Some banks were lenient on what broom clean condition meant and others were very strict. If a house still had furniture in it or trash, I was told not to give the tenants their checks. If it wasn’t perfectly clean most banks were okay with that. The occupants usually had 30 days to move out with all of their stuff. While this was happening the bank would start the eviction process but hold off on executing any evictions until the 30 days were up. If the tenant did not leave, then they would proceed with the eviction.

How can landlords avoid evictions?

Evictions are necessary for some situations but if possible avoiding an eviction is usually the best option. I just mentioned one way to avoid an eviction and that is to offer cash for keys. If a tenant is behind on rent, or their lease is up, or if you buy an occupied house and you want the old owner to leave, you can try offering them money to stay.

In some cases, you may not need to offer money in order to avoid eviction. Tenants may get behind on rent and want to leave but they feel they are obligated to stay because their lease is not up yet. If you talk to the tenant, let them out of their lease, and allow them to leave they just might take you up on it. It can also help to talk to the tenant and let them know that an eviction will stay on their record in most areas and it will make it very tough for them to rent again.

When you start an eviction, you usually have to post a notice as I said earlier. This notice is often called the notice to pay or quit depending on the type of eviction. One way to avoid evictions is to let the tenants know you are serious and won’t put up with late rent or other problems they may cause. If they are always late on rent, and you don’t charge late fees or let them know that is not okay, they will keep being late. Eventually, they may get so far behind they can’t catch up.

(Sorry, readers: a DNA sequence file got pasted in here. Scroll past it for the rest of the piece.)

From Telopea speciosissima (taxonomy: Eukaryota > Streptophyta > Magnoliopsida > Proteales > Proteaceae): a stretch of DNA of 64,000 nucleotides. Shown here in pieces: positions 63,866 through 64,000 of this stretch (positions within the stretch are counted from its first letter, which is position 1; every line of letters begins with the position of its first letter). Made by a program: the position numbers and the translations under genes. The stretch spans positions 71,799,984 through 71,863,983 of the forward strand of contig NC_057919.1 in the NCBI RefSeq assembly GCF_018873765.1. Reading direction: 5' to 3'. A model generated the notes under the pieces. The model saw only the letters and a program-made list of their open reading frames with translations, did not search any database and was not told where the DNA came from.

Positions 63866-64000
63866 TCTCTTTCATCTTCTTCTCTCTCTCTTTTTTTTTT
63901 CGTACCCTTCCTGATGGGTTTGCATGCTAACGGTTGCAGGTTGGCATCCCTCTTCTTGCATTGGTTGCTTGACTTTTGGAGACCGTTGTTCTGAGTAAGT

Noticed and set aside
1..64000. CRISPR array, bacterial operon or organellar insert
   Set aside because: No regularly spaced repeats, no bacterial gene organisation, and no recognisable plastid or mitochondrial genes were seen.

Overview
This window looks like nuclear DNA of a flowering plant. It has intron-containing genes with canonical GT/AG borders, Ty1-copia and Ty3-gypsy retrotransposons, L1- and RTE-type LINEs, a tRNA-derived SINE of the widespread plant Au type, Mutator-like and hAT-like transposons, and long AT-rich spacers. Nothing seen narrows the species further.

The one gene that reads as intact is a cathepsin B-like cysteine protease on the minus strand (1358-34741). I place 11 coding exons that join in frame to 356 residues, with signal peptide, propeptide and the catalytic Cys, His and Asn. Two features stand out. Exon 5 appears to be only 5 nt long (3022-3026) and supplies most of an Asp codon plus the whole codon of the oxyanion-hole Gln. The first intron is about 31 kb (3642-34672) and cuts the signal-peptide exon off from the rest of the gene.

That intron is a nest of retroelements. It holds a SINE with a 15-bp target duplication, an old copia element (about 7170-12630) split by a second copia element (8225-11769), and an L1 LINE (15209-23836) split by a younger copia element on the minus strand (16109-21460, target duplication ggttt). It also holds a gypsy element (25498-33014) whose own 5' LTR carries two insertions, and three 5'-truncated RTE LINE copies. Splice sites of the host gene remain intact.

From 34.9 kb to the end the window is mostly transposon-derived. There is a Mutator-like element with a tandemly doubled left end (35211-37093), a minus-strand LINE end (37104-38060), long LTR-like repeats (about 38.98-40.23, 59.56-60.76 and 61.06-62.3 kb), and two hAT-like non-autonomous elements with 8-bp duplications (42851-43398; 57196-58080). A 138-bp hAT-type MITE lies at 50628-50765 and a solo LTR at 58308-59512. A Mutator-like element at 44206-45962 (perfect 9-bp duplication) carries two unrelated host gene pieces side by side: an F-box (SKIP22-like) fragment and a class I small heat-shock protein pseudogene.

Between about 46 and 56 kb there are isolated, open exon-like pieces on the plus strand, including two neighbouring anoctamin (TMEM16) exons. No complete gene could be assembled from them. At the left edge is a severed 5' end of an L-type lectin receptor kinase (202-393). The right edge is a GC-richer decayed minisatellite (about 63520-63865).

If tenants are late, charge late fees, and let them know it is not okay and that can help stop the situation from getting worse. If they continue to be late, you can post the notice to quit notice to let them know you are serious. Posting the notice does not mean you have to go through with the eviction and works as a warning. If they don’t pay, the sooner you post it, the faster you can get the process completed if you do have to complete the eviction.

Of course, the number one way to avoid evictions is to take your time finding great tenants! Screen your tenants as well as you can and don’t just rely on your gut for who may be good or bad or take the first person who applies. This article goes into more detail on screening tenants.


Evictions will happen if you are in the real estate business long enough but there are ways to limit how many you have. I have owned rentals for many years and while I have a lot of eviction stories, most of my evictions are from inherited tenants. Inherited tenants are people who were living in the property when I bought I and I buy some crazy stuff that I know has problems. We rarely have to evict a tenant we place since we take our time screening those potential occupants.

4 thoughts on “How Evictions Work and How to Avoid Them as a Landlord

  1. that is crazy that you could not evict because of your ira. My ira held a property in kansas city mo back in 2020. My custodian is in ohio. My evection attorney was able to evict the tenants once the morotoriam was over.

  2. Thank you for writing this informative post on evictions and how landlords can avoid them. One question that came up for me while reading your post is: what are some common mistakes that landlords make that can lead to evictions? It would be great if you could address this in a future post or provide some additional insights on this topic.